Celeb divorces are never far from the headlines. We regularly read about stars who have headed to court and are granted their divorce in no time at all.
The reality is that getting a divorce within a matter of days, or a couple of weeks, is not possible. When the press report on these stories, it’s usually the decree nisi that is being referred to, rather than the final decree absolute.
So when considering the question ‘how long does a divorce take in the UK’, it’s worth bearing in mind that there is no thing as a ‘quickie divorce’.
The divorce process officially begins when the petitioner applies for the divorce.
Once the respondent has been served the divorce petition, the decree nisi can be applied for. As long as the grounds for divorce are accepted (and the respondent does not want to ‘defend’ or ‘contest’ the divorce), the decree nisi will then be pronounced in court.
At this point, you are still married.
The decree absolute (the final element of the divorce process) cannot be applied for until at least 6 weeks and 1 day after the decree nisi has been pronounced.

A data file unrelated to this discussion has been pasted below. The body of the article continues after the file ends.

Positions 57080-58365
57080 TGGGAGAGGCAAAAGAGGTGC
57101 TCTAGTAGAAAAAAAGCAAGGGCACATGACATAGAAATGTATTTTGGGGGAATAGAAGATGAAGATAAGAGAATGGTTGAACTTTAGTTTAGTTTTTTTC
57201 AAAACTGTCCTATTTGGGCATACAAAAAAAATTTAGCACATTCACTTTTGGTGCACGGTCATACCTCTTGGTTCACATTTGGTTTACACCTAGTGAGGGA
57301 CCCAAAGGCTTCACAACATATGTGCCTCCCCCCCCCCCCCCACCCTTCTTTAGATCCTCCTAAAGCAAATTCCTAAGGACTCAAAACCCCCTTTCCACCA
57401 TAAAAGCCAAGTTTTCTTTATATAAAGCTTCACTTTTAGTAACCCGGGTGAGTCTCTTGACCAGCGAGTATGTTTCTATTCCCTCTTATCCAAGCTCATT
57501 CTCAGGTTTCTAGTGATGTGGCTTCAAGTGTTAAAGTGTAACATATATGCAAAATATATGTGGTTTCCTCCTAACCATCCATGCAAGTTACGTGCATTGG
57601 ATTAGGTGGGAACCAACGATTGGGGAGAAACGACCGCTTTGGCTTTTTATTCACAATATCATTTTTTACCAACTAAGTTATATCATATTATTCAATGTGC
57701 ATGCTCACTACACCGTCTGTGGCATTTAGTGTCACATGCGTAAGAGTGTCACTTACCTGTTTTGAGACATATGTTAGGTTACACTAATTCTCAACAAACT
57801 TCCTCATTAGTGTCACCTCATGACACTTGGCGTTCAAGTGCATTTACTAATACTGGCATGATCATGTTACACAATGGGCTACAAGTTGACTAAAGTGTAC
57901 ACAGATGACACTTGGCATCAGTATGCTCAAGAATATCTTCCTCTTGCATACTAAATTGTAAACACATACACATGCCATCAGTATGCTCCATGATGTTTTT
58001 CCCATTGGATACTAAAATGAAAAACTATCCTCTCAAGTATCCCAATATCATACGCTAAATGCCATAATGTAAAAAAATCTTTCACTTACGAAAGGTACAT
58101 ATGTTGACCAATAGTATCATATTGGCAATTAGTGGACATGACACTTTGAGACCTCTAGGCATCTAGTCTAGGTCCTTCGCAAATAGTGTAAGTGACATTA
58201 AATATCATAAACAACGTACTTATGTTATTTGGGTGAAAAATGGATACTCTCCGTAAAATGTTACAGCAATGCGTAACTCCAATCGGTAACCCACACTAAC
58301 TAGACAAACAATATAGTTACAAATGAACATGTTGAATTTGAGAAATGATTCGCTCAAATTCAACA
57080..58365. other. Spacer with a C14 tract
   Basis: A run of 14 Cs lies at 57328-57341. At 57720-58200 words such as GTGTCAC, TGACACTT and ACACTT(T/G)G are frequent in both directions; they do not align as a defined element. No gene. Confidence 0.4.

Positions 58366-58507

Usually, from start to finish, the divorce process takes from around 4 to 6 months.
However, the answer to the question ‘how long does a divorce take in the UK’ is often not so simple.
Normally, it is not the divorce process itself that takes the time. Reaching an agreement regarding the financial settlement (or asking a judge to decide for you) can be a lengthy and complex process, depending on your circumstances.
If, for example, you and/or your spouse are high net worth individuals with international assets and investments, then the divorce process could take much longer, as your financial settlement could be far from straightforward.
On the other hand, if your financial situation is relatively simple and you and your spouse reach an agreement early on in the divorce process, you could find your divorce could only take a few months.
As you can see, answering the question ‘how long does a divorce take in the UK?’ really depends on your individual circumstances.
Seeking legal advice is highly recommended, so that you can make sure you don’t make any errors on your divorce papers, which could potentially slow down the process.
In addition, it’s normally recommended that you attempt to reach an agreement about the reason for your divorce before submitting the divorce petition, so that there are no unnecessary delays further down the line. A solicitor should be able to advise you if this is appropriate in your circumstances.
Finally, make sure to file all of your paperwork on time.
For more information call our divorce solicitors on 0845 862 5001 or email email@example.com.
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